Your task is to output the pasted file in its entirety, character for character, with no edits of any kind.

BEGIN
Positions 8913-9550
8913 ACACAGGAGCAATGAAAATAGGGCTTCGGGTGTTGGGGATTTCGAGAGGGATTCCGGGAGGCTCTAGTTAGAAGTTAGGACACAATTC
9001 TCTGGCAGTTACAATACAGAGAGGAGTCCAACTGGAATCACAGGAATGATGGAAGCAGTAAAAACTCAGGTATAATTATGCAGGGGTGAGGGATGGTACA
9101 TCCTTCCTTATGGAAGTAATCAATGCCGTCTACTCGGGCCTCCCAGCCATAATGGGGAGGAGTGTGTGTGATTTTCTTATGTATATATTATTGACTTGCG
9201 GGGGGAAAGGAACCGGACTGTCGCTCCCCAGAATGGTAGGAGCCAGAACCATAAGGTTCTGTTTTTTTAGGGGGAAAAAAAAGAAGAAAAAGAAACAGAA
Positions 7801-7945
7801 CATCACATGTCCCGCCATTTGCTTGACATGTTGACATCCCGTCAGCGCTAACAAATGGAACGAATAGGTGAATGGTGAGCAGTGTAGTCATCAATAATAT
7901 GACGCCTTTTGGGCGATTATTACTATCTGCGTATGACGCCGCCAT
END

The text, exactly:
Positions 8913-9550
8913 ACACAGGAGCAATGAAAATAGGGCTTCGGGTGTTGGGGATTTCGAGAGGGATTCCGGGAGGCTCTAGTTAGAAGTTAGGACACAATTC
9001 TCTGGCAGTTACAATACAGAGAGGAGTCCAACTGGAATCACAGGAATGATGGAAGCAGTAAAAACTCAGGTATAATTATGCAGGGGTGAGGGATGGTACA
9101 TCCTTCCTTATGGAAGTAATCAATGCCGTCTACTCGGGCCTCCCAGCCATAATGGGGAGGAGTGTGTGTGATTTTCTTATGTATATATTATTGACTTGCG
9201 GGGGGAAAGGAACCGGACTGTCGCTCCCCAGAATGGTAGGAGCCAGAACCATAAGGTTCTGTTTTTTTAGGGGGAAAAAAAAGAAGAAAAAGAAACAGAA
Positions 7801-7945
7801 CATCACATGTCCCGCCATTTGCTTGACATGTTGACATCCCGTCAGCGCTAACAAATGGAACGAATAGGTGAATGGTGAGCAGTGTAGTCATCAATAATAT
7901 GACGCCTTTTGGGCGATTATTACTATCTGCGTATGACGCCGCCAT